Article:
Oh, hugs from Maine! Hope August, buzzing August, is a much better month.
Thank you so much Laurie. I’m also hoping that August will be better!
This post has been feeling all the feels, Katie. First… I love love love that poem. I read it frequently as well. Ada has such a lovely way with poetry.
Not that I have any comparison with my kid challenges and yours… your post very much reminded me of the fall/winter that we could not get rid of strep throat. My then husband traveled 25 days a month, so I was basically a single parent. We were all sick… so sick. And by December I had pleurisy… I cried daily and hated myself for it… why could I not be stronger, tougher, a more together parent. Why were my kids constantly sick?? (Clue… Rachel was our “strep carrier” she kept the circle going…good thing she was so cute!)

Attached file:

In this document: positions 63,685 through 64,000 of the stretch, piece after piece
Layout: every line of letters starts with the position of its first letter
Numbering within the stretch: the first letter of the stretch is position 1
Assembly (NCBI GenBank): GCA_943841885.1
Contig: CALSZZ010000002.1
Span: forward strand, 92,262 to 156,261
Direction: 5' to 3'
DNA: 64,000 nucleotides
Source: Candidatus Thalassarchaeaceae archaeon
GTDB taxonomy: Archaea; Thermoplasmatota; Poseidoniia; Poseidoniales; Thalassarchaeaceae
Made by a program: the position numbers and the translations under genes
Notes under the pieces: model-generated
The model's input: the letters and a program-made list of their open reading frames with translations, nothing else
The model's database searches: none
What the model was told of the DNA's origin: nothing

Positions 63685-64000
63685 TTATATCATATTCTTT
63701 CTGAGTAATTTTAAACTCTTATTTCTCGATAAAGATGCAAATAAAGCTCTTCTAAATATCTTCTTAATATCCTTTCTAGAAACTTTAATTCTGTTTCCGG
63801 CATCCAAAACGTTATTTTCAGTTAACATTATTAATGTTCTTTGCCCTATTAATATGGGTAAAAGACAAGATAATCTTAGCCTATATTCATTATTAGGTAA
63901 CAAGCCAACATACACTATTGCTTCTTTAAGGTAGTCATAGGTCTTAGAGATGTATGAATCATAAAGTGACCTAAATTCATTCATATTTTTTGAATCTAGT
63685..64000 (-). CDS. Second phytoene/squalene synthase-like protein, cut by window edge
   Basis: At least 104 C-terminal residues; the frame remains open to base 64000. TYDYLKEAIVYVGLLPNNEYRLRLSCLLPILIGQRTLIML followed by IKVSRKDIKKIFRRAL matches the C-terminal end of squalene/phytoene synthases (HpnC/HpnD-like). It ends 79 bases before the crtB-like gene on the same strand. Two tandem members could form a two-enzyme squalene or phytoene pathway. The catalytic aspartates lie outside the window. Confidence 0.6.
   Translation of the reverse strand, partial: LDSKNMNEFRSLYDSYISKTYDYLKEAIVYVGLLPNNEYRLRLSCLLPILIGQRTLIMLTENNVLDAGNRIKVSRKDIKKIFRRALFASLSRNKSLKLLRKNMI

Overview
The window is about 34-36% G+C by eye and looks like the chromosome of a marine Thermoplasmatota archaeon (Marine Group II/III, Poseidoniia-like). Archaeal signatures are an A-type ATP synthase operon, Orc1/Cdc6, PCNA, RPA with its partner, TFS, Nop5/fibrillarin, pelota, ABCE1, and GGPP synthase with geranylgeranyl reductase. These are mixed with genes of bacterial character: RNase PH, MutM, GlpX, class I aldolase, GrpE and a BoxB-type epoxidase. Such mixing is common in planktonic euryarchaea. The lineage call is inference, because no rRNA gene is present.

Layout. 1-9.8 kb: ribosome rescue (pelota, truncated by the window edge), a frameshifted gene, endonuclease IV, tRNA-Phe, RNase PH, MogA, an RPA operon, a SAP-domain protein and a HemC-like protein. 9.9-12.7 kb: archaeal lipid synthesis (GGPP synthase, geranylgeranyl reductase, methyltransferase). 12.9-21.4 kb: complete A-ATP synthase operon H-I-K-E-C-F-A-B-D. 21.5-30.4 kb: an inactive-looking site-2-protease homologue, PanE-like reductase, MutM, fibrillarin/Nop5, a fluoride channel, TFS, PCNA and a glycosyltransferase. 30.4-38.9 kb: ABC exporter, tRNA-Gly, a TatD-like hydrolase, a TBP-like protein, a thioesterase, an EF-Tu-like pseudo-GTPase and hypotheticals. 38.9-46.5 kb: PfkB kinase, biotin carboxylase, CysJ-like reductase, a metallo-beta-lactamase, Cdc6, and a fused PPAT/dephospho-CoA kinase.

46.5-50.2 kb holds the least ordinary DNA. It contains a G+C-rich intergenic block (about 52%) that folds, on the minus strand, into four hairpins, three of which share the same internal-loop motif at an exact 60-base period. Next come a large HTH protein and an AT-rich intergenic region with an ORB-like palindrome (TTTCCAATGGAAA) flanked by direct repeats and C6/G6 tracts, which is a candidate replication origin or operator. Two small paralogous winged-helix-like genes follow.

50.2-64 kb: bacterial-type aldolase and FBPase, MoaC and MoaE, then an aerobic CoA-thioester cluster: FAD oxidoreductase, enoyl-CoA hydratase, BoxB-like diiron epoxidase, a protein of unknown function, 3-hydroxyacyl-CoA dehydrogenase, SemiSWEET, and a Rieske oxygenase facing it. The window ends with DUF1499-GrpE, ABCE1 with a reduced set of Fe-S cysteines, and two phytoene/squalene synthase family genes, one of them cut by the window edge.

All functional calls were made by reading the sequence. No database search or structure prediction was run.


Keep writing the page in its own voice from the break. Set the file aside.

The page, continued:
Anyways. I have not thought about those tough days very much at all. Because here is the thing… even though there is no surrender to hard times, somehow they end. And you get stronger without realizing that the hard times are forging a masterful mother.
Be gentle with yourself, my friend. XO
This was such a lovely comment and I have returned to it several times since you shared it. Thank you so much, Kat.
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Sending you hugs and hoping that August is a kinder month to you. I do agree that A Whole Day Without Speaking Sounds Lovely!!
Oh Katie – that poem is a treasure. And I am grateful that you would share your own truth here.
Thank you, Juliann. I’m glad the poem struck a chord with you!
Thank you for sharing! And, I cannot even imagine! I think being “real” is the most important thing and it helps me to say I have not done well with my word for the year-“compassion”. However, I did have an insight yesterday that said, ” when you are more compassionate you can be more patient!”
Linda – I totally agree with that! And it’s still so hard sometimes, isn’t it?